It’s easy to think that bullying is a thing reserved for school-aged children and that as we grow older we outgrow this kind of negative behaviour. Unfortunately, though, this isn’t always the case. Bullying can continue to exist for a long time after we leave behind the classroom and the schoolyard. As adults, we may experience bullying at work, at social events, among family and friends, and even in places we might not expect, like the apartment complexes, homes, and retirement residences where we live.
According to Educaloi, bullying is an act that involves the use of unkind words, actions, or images “to hurt, humiliate, or socially exclude someone, or [to] lower their self-esteem.” In adulthood, it can become a particularly difficult issue to address when it touches vulnerable groups, such as seniors who live alone or in a retirement community. Victims of this kind of abuse may feel, or be, unable to defend themselves against the bullying they experience. In some cases, they may even feel ashamed, or like there is no one they can trust enough to share their concerns with.
And even those who feel confident they could handle the situation for a loved one must remember that things can be different when the person being bullied is you. What would happen if the bully in question was your friend or your neighbour? Someone you live with? Or your child? Would you know what to do?
To inform people about the realities of bullying for seniors, DIRA-Estrie has developed an interactive workshop aimed at seniors and the people who work with them. The “I Stand Up for Myself!” workshop helps participants recognize different forms of bullying; understand the consequences of bullying; identify the people involved in bullying situations; offers participants tools they can use in a bullying situation; and promotes mutual respect.
Made possible thanks to the support of the Ministère de la famille’s Quebec ami des aînés program, the project is produced by DIRA-Estrie, an organization working to prevent and fight against abuse directed at older adults in the Townships.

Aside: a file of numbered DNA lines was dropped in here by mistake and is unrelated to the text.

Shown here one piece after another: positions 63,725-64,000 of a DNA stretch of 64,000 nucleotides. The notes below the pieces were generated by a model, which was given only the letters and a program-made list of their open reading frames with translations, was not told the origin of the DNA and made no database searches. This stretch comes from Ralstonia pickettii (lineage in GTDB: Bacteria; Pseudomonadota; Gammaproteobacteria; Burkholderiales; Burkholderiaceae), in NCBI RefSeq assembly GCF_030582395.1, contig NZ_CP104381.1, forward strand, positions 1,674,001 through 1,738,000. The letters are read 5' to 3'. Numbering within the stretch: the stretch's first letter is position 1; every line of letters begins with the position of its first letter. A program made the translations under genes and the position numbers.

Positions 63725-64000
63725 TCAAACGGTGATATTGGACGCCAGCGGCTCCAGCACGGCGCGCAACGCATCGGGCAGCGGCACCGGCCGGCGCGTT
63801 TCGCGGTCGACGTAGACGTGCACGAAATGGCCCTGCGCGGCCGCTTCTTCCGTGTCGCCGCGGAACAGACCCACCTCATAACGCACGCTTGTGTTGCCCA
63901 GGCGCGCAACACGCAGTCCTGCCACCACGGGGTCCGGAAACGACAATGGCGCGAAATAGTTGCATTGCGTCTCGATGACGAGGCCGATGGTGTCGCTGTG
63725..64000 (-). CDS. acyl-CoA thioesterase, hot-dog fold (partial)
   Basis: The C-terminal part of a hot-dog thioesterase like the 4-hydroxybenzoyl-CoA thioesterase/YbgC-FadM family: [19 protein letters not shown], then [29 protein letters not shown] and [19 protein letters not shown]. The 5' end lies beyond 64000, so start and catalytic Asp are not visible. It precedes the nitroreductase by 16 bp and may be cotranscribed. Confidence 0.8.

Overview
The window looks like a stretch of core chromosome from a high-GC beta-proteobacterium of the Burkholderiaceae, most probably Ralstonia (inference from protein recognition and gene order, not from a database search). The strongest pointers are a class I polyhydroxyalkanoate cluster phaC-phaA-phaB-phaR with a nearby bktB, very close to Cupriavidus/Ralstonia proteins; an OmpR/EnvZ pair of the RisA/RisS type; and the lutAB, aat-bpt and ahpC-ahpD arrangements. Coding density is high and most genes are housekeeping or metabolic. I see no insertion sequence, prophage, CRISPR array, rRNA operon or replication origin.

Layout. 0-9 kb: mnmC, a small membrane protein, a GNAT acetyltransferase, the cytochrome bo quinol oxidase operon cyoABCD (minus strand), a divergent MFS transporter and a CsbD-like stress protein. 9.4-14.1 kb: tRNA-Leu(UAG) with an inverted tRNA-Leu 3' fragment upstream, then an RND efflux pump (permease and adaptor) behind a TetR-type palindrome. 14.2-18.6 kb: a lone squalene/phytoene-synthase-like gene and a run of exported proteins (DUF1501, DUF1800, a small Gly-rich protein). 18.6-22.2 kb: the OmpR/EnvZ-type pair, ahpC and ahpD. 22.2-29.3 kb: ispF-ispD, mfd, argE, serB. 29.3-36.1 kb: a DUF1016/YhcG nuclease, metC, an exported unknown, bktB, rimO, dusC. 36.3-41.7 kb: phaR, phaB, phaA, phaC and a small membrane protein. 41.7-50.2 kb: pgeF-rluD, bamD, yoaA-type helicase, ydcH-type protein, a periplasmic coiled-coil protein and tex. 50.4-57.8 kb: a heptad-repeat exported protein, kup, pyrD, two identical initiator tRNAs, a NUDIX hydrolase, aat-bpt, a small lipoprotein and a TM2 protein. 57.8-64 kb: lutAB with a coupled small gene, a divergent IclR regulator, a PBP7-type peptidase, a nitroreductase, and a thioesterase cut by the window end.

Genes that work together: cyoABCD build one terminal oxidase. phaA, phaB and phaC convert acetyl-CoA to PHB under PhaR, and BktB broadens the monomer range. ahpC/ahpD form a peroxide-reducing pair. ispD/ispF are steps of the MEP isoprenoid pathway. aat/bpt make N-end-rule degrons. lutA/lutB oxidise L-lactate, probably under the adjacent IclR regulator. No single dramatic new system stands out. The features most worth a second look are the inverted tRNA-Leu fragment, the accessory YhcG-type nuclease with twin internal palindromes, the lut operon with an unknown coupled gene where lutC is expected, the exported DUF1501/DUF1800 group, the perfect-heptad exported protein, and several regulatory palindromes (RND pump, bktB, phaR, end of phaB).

We are pleased to offer the “I Stand Up for Myself!” workshop during the next Health Link session in Bury on Wednesday, March 21 at the Armoury Community Centre (563 Main).
The session starts at 11:30 am with a delicious lunch (a donation of $5 is required to help cover the costs of the meal) and a little time for visiting and announcements. Marie-Philippe and Jocelyn, our bilingual workshop facilitators, will join us from 1:00 – 2:00 pm to help everyone learn how they can stand up for themselves!
To reserve your spot for lunch or confirm your attendance for the presentation only, please call Kim Fessenden at 819-872-3771, ext. 2. Reservations are required for lunch. If you plan to arrive only for the presentation, we ask you that you arrive by 12:45 pm so we can begin at 1:00 pm.
Health Link is a series of English-language health information sessions for residents of the Haut-Saint-François region. This project is a collaboration between The Eaton Valley Community Learning Centre, the CIUSSS de l’Estrie – CHUS’s Haut-Saint-François RLS, the Centre d’Action Bénévole du Haut-Saint-François, and Townshippers’ Association. It is a CHSSN initiative funded by Health Canada through the Roadmap for Canada’s Official Languages 2013-2018: Education, Immigration, Communities.
This weekly column in The Record keeps you in touch with Townshippers’ Association’s activities and news. For other ways to keep in touch with us, visit our website www.Townshippers.org, follow us on Facebook.com/Townshippers, Twitter @Townshippers or get in touch with our offices in Sherbrooke at 100 – 257 Queen, 819-566-5717, toll-free: 1-866-566-5717, or Lac-Brome at 3-584 Knowlton Rd, 450-242-4421, toll-free: 1-877-242-4421.
Publication: Keeping in Touch column, Sherbrooke Record, Wednesday, March 14, 2018
Photo Credit: DIRA-Estrie
Photo Caption: The “I Stand Up for Myself!” workshop from DIRA-Estrie is helping seniors and the people who work with them to learn how to tackle bullying.